In my foggy memory of that trip, we were scheduled to fly home one day, but had the option of staying over for another, and it was my decision which. Whatever my decision was, I have ever since been under the impression that the flight that we didn’t take was the one detailed here that was hijacked to Cuba, making it “Canada’s only successful airline hijacking.”

But the dates don’t add up — the hijacking in question took place on boxing day of that year, and I’m fairly certain we visited in the summer or the fall, as there was no snow. And, besides, five year olds don’t generally leave their parents alone for Christmas.

It’s amazing how something I’ve so long believed to be true turns out to be a fanciful merging of true facts into delightful fiction. I think, in retrospect, what probably happened was that we visited in 1972, after the hijacking, and took the same ill-fated Air Canada Flight 932, albeit several months later. My grandmother or one of my Thunder Bay relatives probably mentioned this and somehow my 5 (or 7) year old mind mushed this altogether into the story I believed for the next 30ish years.

Air Canada no longer has a flight numbered 932. All the flights from Thunder Bay to Toronto start with the number 5.

Imagine: hijacked to Cuba from Thunder Bay!

More on Midriffs

From the section titled “Student Safety Rules” of the 2001-2002 Parent Handbook for Wells Memorial School in Harrisville, New Hampshire (emphasis mine):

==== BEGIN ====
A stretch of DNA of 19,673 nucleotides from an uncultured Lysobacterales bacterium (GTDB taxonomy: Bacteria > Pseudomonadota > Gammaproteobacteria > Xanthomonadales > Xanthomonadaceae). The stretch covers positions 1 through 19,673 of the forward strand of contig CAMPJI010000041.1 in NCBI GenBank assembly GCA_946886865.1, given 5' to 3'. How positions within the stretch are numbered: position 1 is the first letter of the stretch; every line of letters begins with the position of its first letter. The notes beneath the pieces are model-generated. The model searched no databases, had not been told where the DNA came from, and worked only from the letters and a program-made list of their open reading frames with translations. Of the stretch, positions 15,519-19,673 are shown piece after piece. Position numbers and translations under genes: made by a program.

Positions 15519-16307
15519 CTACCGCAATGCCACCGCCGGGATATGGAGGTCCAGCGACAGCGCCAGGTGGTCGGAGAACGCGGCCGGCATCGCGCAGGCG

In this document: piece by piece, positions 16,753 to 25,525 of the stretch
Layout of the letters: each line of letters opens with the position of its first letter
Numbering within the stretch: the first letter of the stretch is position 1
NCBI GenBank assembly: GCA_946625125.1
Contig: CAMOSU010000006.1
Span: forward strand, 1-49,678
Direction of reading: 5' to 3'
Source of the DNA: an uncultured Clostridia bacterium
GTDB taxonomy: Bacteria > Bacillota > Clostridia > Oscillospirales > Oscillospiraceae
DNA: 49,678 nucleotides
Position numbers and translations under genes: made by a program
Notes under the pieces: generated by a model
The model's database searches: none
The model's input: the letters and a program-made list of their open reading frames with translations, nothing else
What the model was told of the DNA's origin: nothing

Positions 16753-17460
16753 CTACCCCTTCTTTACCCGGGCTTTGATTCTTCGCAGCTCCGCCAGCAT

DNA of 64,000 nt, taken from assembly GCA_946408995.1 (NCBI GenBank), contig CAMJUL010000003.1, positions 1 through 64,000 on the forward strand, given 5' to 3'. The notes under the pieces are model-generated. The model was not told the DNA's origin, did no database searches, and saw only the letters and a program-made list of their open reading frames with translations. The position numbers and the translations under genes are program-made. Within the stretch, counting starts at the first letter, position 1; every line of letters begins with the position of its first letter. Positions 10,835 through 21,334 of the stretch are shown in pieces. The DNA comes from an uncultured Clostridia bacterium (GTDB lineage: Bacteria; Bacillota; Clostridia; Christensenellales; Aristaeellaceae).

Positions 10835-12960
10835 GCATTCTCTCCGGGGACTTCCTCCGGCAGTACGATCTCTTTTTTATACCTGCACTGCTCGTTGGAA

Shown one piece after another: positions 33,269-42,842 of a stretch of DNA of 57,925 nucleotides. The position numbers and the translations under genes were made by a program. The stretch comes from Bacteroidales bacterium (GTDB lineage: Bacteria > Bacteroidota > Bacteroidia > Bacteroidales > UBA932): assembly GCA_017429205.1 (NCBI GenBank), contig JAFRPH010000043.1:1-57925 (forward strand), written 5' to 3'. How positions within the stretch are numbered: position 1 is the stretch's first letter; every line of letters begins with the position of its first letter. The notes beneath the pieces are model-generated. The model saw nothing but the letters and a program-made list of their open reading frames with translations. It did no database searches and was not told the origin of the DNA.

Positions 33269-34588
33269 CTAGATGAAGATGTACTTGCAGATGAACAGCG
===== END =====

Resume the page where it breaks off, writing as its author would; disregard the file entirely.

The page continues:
1. Students are not to leave the school grounds without permission.
  2. Students are to use school property with respect and concern for others.
  3. Students are expected to respect others’ rights while using the halls. This includes no running in the halls.
  4. Students are to follow the direction of staff members at all times.
  5. Children and adults will treat each other with respect and appropriate concern for health, safety, welfare, and the rights of others.
  6. Students shall not have gum, candy, or soda at school (except on special occasions).
  7. Students will dress appropriately while at school. Midriffs should be covered and there are to be no t-shirts with inappropriate pictures or words.
  8. Playground safety rules:
    1. Children are to remain on the playground away from the doors until the bell rings. They are not to enter without permission from the adult supervising.
    2. Students are responsible for respecting the rights and welfare of others on the playground.
    3. Students will follow the direction of the person supervising in all instances.
    4. The throwing of snowballs and making tunnels on school property is not permitted.
    5. Sliding on the ice on the playground is not permitted.
    6. Games with rough physical contact and tackle football are not permitted.
    7. Students are not allowed to take their shirts off.
    8. In order to play in the snow, snow pants, boots, and mittens or gloves must be worn.
    9. During lunch time appropriate eating behavior and manners are expected.
I find myself in complete agreement of all of the above with the exception of 7 and 8g. It’s one thing to make rules about snow tunnels — kids get killed in snow tunnels. It’s another thing entirely to dictate dress and midriff-covering standards.

I’m trying very hard to conjure and image the meeting of the school safety committee where the “Students are not allowed to take their shirts off.” rule was established. What safety issue brought on this rule? A rash of severe sunburns? Children irrationally taking off their shirts in mid-winter? Imagine.